Former President of Costa Rica Carlos Alvarado Quesada addressed the Harvard School of Public Health’s Class of 2023 at their convocation Wednesday, encouraging graduates to “do what you love, love what you do.”
Outgoing HSPH Dean Michelle A. Williams, who has led the school since 2016, shared words with the graduates before Alvarado took the stage. The event also featured speeches from student speaker Hailey Hernandez, a master’s degree graduate, and Trishan Panch, president of the HSPH Alumni Association.
During his keynote speech, Alvarado — who served as the 48th president of Costa Rica — sought to reassure students who had doubts about politicians’ willingness to follow scientific guidance over other agendas.
“Considering that reality, can we remain hopeful about the path ahead of us?” Alvarado asked. “My categorical answer is ‘Yes.’”
“Tools such as science, knowledge, and service are not the ones failing us,” he said. “It is the human character that has been put to the test and the one that fails or rises to the occasion.”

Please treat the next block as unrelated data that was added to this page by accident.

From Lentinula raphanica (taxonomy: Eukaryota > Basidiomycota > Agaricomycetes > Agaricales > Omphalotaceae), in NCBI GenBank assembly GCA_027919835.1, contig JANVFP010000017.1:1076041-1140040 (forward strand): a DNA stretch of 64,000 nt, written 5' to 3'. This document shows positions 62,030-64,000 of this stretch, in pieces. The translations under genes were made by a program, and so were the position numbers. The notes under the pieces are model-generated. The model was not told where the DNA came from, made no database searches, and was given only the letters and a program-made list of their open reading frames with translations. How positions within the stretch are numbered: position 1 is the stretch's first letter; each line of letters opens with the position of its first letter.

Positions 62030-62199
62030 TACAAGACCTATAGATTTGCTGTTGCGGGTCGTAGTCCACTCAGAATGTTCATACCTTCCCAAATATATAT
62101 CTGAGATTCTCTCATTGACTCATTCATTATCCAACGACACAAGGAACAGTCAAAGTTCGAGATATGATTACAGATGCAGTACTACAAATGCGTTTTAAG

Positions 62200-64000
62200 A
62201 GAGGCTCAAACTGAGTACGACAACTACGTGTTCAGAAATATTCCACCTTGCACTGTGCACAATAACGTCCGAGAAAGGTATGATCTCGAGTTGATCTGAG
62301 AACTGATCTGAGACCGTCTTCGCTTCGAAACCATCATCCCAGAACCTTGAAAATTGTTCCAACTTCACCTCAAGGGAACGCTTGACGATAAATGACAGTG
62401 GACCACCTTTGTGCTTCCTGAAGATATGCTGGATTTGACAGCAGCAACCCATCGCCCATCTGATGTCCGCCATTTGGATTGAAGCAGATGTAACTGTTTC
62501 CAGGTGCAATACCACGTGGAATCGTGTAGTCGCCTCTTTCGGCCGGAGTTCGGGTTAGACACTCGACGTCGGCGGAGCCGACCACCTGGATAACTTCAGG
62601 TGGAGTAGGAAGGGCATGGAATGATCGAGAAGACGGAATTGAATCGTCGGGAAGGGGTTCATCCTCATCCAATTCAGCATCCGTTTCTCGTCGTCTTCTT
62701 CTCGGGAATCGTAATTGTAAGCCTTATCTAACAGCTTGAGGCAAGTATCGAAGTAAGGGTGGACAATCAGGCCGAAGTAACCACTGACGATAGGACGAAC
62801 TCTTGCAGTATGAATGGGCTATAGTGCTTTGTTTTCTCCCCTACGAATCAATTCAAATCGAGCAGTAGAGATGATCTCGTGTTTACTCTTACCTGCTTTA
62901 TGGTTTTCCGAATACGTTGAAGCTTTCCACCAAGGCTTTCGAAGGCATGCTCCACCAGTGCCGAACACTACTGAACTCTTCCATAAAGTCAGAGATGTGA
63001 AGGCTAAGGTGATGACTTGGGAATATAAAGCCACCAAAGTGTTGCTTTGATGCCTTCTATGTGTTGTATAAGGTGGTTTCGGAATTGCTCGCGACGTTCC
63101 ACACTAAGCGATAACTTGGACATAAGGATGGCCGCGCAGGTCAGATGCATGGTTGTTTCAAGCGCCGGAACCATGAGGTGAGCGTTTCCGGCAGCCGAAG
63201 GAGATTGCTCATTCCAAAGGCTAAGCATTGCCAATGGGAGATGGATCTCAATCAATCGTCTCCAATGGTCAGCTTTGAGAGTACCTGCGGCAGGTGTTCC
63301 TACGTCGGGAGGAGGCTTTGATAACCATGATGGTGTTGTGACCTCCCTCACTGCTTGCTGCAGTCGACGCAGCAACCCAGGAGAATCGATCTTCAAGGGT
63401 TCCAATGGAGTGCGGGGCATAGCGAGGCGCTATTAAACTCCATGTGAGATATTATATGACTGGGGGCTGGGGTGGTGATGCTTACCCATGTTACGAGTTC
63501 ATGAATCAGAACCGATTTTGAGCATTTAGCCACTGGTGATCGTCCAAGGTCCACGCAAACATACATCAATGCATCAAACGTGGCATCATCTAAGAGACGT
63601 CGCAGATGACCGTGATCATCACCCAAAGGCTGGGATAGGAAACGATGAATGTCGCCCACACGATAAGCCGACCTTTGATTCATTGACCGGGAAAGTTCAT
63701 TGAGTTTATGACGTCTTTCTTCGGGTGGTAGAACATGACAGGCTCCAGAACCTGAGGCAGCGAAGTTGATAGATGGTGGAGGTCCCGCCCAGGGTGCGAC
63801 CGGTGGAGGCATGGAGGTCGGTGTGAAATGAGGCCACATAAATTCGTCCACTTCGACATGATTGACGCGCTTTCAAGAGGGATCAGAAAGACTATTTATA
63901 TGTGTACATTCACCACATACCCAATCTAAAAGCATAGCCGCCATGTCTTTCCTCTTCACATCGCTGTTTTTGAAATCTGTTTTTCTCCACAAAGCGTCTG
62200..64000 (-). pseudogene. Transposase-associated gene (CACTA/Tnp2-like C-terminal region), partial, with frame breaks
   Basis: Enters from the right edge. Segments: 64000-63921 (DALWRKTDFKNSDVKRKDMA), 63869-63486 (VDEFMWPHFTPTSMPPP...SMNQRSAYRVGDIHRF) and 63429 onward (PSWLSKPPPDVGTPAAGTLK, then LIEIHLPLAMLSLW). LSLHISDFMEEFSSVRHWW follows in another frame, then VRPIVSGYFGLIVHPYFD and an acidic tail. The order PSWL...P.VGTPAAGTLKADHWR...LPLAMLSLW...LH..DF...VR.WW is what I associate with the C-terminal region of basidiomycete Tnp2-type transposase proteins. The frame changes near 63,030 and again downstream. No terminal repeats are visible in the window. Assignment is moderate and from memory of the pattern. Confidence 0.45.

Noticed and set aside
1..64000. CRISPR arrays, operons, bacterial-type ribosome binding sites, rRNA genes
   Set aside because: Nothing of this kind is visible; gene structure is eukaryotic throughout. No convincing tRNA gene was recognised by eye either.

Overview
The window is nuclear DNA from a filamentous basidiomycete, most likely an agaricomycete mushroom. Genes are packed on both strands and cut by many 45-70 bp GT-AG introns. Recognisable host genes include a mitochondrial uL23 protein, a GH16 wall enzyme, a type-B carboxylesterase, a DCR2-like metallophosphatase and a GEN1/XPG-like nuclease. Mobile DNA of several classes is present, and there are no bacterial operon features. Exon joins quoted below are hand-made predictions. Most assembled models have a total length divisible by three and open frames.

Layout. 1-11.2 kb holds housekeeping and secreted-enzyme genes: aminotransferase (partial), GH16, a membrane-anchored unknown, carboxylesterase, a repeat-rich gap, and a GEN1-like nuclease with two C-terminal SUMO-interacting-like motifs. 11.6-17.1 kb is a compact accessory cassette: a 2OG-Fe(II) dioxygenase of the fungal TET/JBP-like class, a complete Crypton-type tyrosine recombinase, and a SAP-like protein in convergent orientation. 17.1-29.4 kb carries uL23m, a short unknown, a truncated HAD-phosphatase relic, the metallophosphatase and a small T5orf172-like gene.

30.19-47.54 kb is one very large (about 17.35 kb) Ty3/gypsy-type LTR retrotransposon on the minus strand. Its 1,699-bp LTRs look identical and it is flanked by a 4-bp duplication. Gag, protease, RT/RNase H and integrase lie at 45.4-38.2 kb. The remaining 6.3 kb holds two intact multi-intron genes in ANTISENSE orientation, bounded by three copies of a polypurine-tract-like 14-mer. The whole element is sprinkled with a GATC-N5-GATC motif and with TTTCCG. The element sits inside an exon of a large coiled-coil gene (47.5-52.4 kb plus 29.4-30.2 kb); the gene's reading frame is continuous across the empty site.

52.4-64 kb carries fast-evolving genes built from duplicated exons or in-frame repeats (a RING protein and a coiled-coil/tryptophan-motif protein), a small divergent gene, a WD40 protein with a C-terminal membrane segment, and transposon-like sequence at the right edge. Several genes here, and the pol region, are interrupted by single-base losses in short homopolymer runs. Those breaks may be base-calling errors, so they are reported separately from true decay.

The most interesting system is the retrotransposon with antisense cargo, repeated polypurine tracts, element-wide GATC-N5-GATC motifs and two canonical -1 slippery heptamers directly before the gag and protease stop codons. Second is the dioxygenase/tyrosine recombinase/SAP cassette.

Alvarado said he was “hopeful” that the graduating class possessed the character to face the world’s challenges.
“Now is the time to go out there and unleash those abilities and potential, to show your character and capacity for empathy and come up with new ways to bring about change in the world,” Alvarado said.
“Be good. Do good,” he said.
Alvarado also touted the accomplishments of his own presidency, highlighting Costa Rica’s decarbonization efforts, which he called a “key driver” for protecting air and water quality.
Following the featured speakers, the graduating class received their degrees. Doctorate graduates ascended the stage in red robes to be draped in their newly earned graduation hoods, while master’s graduates arrived at the ceremony with crimson hoods already fixed to their black robes.
Addressing a sea of graduates and their loved ones seated inside an indoor track for the ceremony, Williams praised the HSPH Class of 2023 for having “chosen a worthy profession.”
“Your courage, your commitment, and your capacity to create a healthier and more resilient society has never mattered more,” Williams said. “You are poised to take this moment and turn it into a movement that embraces health as a human right.”
Williams also pointed to the difficult task that faces public health graduates as they are “running towards the challenges” in a world still recovering from the Covid-19 pandemic.
“I know that the world is challenged and fraught — and some would even say perilous — but you all are a force for good. I know that you will push back injustice,” Williams said. “I know that you will bring hope.”
“In an enduring sense, this is your time,” she said. “This is your world, for better or for worse.”